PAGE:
The proposed move by rating agencies to certify skilled and unskilled construction workers and provide ratings to construction companies is a good one that will streamline the operations of this ‘industry’.Many builders now seek to corporatize, embrace corporate governance practices, display a long-term interest in the business, break the nexus with anti-social elements, curb off-balance-sheet transactions and pay taxes. On the operational side, they now endeavour to provide better designs, construction and amenities, deliver on time to customers and do away with hard-cash dealings.

The aspect of management of finances by construction companies also merits mention. Hitherto, builders would engage in collecting advances from customers and use these amounts to accumulate stocks of land, instead of completion of projects in-hand. The market crash has made better sense prevail. Today, builders are timing their construction projects for early completion and then offering them for sale. In the light of the large flow of funds through institutional disbursals, builders are likely to adopt a multiple strategy of disposing unsold stock, completing unfinished projects and then initiating new projects.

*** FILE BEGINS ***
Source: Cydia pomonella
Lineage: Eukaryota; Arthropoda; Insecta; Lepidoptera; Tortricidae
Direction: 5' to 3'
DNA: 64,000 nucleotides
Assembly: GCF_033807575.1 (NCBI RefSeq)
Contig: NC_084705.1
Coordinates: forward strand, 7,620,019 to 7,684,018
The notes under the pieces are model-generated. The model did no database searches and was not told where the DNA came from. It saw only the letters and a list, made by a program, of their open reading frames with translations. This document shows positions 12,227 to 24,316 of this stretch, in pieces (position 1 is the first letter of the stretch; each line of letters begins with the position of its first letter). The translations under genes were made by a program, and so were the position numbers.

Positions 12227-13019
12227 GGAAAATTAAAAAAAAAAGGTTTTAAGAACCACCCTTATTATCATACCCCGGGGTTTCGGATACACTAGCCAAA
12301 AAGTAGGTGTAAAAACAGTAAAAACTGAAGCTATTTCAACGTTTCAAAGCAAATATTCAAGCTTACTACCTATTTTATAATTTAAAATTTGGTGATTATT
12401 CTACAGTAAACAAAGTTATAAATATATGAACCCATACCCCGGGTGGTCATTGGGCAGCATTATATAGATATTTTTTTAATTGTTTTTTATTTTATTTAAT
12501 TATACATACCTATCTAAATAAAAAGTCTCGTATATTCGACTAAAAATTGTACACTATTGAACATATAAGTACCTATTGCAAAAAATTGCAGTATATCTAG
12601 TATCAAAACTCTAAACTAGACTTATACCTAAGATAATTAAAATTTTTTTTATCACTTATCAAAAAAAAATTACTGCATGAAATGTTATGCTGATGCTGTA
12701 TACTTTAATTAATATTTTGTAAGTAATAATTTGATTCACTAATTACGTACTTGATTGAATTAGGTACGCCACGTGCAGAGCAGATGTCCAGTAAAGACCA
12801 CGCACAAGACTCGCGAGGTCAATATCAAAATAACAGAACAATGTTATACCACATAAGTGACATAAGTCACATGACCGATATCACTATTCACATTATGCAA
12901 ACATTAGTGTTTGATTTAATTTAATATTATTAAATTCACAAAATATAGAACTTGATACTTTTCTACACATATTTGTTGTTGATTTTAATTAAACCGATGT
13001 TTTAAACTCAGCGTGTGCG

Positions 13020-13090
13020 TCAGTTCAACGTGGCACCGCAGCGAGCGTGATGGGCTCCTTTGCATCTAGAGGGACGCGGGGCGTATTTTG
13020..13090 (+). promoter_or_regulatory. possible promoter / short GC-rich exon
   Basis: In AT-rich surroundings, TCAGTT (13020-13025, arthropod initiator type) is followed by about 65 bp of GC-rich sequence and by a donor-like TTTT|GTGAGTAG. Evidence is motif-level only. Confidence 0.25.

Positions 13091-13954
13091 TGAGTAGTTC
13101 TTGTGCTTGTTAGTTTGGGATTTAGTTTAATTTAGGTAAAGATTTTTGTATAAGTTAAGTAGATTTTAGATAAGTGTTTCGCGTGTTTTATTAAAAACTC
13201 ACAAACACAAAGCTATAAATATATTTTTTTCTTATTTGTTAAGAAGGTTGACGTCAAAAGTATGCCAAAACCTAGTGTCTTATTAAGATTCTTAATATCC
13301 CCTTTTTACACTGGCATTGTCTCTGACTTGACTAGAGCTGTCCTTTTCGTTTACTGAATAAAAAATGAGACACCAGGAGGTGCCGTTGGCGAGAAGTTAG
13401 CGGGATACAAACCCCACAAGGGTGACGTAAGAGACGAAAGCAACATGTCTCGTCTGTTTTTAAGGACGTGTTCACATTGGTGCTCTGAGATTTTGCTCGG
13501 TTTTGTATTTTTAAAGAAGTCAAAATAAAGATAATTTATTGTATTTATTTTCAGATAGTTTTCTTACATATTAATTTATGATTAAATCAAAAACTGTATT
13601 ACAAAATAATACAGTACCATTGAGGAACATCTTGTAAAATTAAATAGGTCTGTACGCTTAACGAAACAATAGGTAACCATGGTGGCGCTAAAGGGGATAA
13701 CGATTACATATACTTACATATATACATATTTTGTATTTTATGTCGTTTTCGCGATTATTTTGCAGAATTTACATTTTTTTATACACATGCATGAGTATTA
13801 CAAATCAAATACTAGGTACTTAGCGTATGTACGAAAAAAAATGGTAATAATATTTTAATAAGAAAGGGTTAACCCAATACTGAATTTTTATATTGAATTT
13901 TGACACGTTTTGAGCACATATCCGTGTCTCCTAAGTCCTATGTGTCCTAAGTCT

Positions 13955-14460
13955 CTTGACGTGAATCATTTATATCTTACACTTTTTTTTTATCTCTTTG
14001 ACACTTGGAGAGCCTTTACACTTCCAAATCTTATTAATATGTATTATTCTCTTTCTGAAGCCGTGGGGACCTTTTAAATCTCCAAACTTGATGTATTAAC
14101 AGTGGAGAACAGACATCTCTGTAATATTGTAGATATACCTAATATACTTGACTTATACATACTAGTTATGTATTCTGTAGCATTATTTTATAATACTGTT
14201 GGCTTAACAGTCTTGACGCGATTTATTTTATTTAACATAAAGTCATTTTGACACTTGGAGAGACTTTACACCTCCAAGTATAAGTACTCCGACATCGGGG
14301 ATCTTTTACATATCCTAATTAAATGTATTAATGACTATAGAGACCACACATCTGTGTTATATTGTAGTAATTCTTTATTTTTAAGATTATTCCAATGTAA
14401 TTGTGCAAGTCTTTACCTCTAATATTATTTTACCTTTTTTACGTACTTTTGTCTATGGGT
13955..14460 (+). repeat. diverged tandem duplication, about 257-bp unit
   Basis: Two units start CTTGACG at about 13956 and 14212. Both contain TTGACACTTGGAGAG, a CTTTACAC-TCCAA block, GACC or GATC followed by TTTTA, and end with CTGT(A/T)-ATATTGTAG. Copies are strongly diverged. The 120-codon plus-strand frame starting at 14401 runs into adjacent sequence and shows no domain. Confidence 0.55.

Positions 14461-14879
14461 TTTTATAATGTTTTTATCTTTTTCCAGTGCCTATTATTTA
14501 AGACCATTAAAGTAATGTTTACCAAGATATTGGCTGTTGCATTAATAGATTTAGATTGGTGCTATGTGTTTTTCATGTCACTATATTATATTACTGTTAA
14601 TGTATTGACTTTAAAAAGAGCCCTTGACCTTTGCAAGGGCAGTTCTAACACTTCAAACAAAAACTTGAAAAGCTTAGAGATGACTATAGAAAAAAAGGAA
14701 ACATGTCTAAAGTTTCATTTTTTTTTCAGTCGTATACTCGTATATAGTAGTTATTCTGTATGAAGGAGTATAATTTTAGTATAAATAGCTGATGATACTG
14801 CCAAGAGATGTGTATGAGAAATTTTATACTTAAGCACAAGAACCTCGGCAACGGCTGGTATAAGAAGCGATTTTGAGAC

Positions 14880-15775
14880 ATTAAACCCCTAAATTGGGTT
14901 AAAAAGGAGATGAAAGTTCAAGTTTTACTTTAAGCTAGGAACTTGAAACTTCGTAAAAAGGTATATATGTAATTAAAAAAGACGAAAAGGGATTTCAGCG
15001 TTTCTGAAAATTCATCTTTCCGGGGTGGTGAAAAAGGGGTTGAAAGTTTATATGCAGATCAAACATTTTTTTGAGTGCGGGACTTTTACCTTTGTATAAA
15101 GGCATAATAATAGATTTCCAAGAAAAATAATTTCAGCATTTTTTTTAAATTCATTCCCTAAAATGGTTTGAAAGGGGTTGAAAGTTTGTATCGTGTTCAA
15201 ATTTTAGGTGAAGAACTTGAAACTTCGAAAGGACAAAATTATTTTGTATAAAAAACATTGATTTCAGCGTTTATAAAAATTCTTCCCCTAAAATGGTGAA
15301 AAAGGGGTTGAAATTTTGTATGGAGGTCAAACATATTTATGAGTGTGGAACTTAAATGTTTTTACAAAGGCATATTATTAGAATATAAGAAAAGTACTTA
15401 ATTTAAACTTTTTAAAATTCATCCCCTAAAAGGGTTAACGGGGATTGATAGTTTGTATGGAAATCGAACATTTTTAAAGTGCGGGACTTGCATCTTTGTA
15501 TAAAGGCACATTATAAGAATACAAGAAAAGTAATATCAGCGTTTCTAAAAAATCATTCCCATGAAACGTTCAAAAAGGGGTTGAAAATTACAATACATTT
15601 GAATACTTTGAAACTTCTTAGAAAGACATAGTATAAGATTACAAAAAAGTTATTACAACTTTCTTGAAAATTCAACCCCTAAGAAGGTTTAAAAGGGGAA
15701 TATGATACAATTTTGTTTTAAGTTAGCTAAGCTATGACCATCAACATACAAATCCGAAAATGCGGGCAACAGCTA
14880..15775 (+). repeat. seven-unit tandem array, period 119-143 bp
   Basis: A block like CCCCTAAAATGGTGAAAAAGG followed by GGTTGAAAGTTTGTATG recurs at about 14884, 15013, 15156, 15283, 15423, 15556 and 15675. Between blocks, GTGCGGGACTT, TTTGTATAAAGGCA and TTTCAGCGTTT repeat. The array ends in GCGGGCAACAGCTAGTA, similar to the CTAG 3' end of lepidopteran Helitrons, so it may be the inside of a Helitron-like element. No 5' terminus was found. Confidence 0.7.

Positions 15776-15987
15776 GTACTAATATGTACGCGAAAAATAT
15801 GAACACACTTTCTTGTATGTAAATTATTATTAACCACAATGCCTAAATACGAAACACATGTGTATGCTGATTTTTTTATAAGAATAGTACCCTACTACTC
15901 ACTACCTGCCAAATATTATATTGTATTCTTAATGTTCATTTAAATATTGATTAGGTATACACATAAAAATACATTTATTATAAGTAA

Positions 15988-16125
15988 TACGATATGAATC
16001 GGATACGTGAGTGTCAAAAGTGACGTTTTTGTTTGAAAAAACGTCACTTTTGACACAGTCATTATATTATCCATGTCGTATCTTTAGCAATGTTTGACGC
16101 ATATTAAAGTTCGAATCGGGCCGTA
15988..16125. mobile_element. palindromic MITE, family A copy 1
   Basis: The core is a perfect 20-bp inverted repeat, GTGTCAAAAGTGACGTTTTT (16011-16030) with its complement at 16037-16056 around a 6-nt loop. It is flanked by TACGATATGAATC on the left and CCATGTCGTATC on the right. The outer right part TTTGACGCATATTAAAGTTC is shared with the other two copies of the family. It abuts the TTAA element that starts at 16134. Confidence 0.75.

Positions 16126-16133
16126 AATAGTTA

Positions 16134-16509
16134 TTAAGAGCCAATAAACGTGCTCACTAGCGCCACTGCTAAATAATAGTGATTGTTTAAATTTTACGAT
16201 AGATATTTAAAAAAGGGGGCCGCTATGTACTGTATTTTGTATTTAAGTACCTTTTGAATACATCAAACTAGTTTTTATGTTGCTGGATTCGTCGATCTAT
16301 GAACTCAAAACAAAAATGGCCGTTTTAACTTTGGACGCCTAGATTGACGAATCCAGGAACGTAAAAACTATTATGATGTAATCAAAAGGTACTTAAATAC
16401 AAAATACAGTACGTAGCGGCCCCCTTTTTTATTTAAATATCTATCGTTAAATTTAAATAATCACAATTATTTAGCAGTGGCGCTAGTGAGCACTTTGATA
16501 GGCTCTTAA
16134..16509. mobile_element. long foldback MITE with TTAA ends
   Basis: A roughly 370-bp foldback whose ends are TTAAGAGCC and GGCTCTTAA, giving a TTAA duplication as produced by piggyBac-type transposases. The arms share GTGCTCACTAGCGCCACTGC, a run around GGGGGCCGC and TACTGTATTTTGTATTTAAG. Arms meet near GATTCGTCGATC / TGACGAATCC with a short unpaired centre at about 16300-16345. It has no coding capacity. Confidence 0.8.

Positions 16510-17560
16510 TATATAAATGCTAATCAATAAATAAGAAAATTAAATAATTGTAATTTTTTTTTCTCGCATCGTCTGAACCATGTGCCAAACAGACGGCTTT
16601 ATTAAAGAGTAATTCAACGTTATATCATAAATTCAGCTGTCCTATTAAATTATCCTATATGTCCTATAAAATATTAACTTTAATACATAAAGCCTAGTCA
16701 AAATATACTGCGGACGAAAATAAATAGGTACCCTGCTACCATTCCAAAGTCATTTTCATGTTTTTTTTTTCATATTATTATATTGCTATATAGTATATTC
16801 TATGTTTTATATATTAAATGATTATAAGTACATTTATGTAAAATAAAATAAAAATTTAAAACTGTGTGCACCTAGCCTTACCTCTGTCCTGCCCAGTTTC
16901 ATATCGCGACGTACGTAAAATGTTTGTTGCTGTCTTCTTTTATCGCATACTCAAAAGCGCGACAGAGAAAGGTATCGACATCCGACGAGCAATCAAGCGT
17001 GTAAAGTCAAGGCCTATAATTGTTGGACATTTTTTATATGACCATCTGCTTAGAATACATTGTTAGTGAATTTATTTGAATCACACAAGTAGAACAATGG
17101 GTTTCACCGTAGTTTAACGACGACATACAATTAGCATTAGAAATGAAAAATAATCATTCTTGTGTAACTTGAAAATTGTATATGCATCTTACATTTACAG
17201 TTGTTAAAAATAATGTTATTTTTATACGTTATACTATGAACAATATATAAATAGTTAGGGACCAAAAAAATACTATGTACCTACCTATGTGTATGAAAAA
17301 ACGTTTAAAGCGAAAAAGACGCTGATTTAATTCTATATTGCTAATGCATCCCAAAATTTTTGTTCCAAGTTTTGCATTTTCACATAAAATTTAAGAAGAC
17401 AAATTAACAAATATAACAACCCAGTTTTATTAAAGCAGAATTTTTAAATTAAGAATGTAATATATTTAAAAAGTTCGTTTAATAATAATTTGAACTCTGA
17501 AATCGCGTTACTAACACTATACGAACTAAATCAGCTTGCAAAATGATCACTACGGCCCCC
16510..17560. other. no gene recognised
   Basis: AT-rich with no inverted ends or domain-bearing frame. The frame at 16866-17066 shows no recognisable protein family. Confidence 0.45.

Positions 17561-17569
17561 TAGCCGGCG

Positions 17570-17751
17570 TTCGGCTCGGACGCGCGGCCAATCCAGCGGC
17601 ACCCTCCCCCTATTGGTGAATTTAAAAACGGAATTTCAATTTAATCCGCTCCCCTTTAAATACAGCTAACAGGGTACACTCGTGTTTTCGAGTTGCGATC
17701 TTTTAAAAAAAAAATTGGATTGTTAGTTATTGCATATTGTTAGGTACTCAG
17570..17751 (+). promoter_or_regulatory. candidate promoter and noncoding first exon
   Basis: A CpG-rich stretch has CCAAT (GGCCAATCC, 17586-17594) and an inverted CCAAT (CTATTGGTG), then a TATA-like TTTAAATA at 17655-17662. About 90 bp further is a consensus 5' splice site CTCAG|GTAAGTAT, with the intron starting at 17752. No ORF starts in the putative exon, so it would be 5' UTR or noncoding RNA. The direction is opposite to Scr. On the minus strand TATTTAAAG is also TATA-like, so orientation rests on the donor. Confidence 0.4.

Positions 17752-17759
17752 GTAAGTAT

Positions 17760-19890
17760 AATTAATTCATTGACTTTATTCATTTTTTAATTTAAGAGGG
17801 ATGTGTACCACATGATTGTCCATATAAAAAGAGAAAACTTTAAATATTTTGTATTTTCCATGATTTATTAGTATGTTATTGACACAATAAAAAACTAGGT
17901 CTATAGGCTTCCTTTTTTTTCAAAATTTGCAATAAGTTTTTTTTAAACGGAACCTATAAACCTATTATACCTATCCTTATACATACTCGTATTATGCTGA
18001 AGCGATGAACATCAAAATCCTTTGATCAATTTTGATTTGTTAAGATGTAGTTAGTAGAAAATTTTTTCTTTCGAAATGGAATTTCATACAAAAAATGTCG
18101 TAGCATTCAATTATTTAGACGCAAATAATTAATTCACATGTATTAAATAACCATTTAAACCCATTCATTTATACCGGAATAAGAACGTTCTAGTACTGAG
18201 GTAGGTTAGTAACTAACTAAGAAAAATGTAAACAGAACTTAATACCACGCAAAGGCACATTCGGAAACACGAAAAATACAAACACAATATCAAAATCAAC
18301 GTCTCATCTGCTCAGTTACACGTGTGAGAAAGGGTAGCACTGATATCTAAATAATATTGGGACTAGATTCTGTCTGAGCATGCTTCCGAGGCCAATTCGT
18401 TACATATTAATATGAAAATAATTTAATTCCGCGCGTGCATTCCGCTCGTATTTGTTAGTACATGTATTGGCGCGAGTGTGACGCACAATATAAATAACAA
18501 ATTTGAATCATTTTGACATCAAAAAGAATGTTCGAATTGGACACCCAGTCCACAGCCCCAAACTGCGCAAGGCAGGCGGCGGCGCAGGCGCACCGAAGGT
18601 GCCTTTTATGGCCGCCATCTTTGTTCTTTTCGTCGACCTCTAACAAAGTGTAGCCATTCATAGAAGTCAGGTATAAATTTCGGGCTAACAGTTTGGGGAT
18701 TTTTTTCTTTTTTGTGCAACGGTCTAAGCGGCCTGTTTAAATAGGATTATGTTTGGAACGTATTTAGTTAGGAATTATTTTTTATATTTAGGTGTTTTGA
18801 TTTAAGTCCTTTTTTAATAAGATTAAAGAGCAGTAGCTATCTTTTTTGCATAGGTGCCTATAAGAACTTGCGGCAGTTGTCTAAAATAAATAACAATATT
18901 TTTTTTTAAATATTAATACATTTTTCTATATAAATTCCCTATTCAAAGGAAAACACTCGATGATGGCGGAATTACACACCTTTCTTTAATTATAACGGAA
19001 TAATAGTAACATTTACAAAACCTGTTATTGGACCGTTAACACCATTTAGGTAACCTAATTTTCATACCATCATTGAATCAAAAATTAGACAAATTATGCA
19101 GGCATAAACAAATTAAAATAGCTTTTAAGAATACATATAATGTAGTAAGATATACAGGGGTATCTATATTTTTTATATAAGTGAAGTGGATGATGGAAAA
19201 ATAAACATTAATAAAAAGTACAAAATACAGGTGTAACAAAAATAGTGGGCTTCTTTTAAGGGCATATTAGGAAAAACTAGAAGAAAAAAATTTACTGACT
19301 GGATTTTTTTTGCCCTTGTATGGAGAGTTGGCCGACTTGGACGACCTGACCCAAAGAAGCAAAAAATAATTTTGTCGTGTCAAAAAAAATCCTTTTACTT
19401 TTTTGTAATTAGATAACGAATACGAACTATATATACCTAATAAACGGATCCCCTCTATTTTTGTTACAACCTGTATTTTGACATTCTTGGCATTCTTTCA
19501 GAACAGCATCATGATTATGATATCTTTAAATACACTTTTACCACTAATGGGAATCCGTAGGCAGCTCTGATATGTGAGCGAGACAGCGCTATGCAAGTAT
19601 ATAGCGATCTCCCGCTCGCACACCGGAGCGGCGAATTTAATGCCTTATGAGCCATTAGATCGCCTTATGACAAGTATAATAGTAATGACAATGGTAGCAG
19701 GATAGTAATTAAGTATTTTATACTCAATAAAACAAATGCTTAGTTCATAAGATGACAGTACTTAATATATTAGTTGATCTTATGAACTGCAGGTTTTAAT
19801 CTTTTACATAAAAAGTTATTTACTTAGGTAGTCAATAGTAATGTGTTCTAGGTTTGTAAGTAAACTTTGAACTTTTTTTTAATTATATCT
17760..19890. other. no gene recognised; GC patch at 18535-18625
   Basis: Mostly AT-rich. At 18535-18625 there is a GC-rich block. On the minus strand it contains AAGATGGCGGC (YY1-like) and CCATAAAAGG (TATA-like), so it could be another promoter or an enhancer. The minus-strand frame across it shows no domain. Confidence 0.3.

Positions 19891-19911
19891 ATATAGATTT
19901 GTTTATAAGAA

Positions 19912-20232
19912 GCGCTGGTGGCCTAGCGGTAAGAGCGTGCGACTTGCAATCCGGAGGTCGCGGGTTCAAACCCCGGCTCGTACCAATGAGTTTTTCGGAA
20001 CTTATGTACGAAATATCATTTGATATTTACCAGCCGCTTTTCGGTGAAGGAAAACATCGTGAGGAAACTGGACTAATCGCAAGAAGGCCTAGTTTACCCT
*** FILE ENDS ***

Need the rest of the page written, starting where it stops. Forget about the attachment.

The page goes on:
Housing finance delivery systems have also undergone many changes. Stand-alone Housing Finance Companies are competing with Banks and Financial Institutions (FIs). All types of banks, from nationalized, to private sector, foreign and co-operative banks are moving away from financing of business and commercial activities to financing personal loans, knowing fully well that housing finance is the least-risk business. This very real fear of NPAs has also made ICICI turn towards personal finance in a big way, and IDBI is likely to follow suit. HUDCO, a techno-financial institution, has also entered the fray for retail lending and is one of the lowest-cost lenders in the market today. There is a large element of predatory lending taking place. To illustrate, not only do HFCs, banks and institutions compete with each other, but also with affiliates in their own group! Rate cutting is one manifestation of this phenomenon. It is quite possible that HFCs may buy out the home loan portfolio of banks and FIs, when an increased credit offtake from the manufacturing and service sector as and when the industrial revival takes place.